Taking a Listen: Local CD reviews
Secondhand Serenade – A Twist In My Story
So every generation needs its version of Dashboard Confessional. However, the volume of critics comparing John Vesely to such a modern-pop heartache pioneer like Chris Carrabba just isn’t fair. The vocals of the album may be projected like Carrabba but, sound-wise, seem a lot like an attempted rip-off of an earlier Yellowcard (minus the talent and strings). There are a few radio-friendly tracks, but the majority of it shouts – and I’m hesitant to say this word, as I haven’t even heard it used in half a decade: emo. The appearance, presentation and lyrics that seem whispered and strained every few lines aren’t really worth your time unless you live for this genre. As a whole, the album just doesn’t have anything new to offer that you can’t get from any other pop-ballad based singer-songwriter in the last few years. Glassnote Records did put a lot of money into this artist’s sophomore album, so the sound quality is rich and first-class. Aside from that, the production is the only quality thing about these tracks. Perhaps, his live performance is a little more worthwhile. Report back if you go to his show on July 23 at Amos’ South End in Charlotte.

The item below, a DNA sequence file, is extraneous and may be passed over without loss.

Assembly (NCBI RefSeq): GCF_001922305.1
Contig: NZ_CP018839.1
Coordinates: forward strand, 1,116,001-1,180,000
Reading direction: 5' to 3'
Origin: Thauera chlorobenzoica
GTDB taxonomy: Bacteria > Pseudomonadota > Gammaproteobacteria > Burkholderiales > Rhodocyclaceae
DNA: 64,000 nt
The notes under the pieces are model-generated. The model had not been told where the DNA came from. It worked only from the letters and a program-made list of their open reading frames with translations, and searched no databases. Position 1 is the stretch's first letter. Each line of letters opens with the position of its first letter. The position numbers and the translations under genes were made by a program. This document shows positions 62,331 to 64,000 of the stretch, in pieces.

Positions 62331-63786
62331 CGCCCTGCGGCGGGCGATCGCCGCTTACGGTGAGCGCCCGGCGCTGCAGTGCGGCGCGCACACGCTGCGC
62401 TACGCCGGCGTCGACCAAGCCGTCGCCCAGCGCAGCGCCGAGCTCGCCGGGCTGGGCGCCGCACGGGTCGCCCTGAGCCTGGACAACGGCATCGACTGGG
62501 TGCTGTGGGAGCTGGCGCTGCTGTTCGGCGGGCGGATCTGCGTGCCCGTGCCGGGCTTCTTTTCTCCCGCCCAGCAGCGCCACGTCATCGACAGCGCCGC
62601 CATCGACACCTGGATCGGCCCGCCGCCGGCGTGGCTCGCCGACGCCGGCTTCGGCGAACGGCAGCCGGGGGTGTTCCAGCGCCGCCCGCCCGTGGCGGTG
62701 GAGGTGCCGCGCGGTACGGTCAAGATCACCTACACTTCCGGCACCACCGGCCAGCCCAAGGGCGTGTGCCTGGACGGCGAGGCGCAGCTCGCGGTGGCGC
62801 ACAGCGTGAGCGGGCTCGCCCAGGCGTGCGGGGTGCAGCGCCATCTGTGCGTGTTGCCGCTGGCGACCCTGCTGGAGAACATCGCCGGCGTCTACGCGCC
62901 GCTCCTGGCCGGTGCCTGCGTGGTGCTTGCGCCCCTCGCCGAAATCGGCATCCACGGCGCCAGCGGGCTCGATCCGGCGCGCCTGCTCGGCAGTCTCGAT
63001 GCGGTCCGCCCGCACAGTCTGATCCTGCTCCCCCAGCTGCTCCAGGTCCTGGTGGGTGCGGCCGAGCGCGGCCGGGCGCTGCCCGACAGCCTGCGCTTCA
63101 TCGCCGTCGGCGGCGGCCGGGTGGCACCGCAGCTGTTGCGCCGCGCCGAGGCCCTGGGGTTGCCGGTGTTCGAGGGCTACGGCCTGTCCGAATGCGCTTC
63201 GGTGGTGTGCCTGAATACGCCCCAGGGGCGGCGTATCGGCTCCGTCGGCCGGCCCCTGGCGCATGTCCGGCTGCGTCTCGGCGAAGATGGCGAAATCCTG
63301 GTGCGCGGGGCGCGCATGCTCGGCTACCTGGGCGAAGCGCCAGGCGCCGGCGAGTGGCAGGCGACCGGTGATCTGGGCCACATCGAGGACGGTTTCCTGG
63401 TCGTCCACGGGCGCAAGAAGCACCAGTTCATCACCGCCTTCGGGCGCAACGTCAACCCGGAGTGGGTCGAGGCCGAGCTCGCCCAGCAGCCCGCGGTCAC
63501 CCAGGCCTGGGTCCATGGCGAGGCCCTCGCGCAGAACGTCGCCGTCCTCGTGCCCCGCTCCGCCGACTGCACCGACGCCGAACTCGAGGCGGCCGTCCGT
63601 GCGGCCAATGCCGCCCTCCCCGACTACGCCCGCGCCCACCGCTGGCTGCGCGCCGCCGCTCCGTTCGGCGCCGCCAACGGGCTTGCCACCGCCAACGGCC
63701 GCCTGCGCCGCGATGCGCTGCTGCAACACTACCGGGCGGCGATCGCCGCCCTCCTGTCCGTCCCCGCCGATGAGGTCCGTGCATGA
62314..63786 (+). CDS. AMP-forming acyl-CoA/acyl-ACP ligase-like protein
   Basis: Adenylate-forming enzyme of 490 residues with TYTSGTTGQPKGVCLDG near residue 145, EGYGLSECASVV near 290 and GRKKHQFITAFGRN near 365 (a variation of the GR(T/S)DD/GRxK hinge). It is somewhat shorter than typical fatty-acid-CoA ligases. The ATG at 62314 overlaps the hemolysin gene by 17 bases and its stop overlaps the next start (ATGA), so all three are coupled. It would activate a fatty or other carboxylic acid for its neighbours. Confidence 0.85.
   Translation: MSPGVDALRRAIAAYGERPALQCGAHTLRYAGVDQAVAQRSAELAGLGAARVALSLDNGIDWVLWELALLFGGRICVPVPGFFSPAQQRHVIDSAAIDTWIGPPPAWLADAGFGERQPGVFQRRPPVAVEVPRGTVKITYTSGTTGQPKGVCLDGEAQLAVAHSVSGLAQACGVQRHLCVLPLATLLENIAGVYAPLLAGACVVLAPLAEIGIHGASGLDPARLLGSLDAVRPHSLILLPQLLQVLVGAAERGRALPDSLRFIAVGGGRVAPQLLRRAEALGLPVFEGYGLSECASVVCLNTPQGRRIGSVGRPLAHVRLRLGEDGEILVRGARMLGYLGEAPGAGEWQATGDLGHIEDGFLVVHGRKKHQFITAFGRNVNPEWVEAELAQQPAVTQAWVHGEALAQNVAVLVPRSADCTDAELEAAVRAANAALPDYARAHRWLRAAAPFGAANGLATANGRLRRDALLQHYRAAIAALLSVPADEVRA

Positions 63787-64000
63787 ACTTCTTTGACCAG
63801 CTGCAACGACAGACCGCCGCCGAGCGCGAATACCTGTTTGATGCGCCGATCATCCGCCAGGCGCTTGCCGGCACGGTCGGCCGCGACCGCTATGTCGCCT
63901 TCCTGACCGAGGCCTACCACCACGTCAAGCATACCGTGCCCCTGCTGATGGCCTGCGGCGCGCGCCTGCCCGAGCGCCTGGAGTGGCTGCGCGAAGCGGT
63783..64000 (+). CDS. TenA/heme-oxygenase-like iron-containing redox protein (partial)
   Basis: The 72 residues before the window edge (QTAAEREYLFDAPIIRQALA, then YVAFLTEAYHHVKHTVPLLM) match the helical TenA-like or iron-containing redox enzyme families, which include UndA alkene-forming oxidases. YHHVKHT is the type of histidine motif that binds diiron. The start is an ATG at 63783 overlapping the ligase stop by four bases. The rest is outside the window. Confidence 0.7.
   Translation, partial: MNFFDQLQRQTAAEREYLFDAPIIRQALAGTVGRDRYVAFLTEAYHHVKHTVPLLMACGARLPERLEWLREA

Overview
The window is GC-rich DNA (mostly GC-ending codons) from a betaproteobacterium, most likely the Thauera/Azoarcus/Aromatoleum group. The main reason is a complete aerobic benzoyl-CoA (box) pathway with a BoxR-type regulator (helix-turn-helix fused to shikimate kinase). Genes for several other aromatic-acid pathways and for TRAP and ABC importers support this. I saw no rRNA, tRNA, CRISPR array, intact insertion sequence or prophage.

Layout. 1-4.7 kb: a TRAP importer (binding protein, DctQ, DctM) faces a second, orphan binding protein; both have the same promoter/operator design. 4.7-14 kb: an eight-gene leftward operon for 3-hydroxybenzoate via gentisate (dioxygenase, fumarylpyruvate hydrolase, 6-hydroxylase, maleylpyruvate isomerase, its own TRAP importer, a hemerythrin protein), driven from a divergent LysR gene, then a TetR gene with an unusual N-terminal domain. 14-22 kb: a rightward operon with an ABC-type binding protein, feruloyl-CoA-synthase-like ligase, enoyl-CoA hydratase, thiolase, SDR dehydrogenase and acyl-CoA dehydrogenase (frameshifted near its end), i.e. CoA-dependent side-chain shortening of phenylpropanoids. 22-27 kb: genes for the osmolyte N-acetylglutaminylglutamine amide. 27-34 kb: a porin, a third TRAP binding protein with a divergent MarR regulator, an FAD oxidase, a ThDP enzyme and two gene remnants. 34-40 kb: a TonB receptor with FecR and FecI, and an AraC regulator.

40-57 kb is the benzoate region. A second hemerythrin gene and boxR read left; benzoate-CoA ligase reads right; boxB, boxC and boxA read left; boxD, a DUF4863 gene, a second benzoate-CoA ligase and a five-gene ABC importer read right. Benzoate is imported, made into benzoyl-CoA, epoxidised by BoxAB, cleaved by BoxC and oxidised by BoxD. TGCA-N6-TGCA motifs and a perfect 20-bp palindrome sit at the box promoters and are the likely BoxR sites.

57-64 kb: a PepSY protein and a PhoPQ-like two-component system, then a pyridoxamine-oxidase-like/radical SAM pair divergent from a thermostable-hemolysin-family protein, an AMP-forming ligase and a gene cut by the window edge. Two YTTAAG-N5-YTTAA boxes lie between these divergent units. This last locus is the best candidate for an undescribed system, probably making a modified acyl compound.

Rating: 2 records (out of 5)
Hammer No More the Fingers – Hammer No More the Fingers
Just an EP of what’s yet to come in October with their full-length release on Power Team Records. I know, I know. Heather is writing about another indie-pop band. She just can’t get over the scratchy throat and under-produced catchy tunes of the modern hipster heart. Hey! Actually, this EP really sets up a lot of promise to follow through with this fall. Hammer No More The Fingers originated from Durham as early as 1994. I know I might be breaking rules in this comparison, but the verses in “Mushroom” are catchy and possess a certain tongue-song twang like that of the debatably-talented Hot Hot Heat. Most new albums you have to listen a few times to let it “grow on you”. Wait for it… wait for it… now. Oh wow, now it’s good (now that you know it line for line). But, familiarity doesn’t build up the hype for this band. With a very popular live show and a strong local following, the recordings also follow suit. The poppy drumming and tight rhythm guitar really set a delightful rock mood that leaves you thinking about old-school indie-pop like Superchunk… that is, if Mac had ever finished going through puberty. Next triad appearance: Elliot’s Revue in Winston-Salem on June 6.
Rating: 3.5 records (out of 5)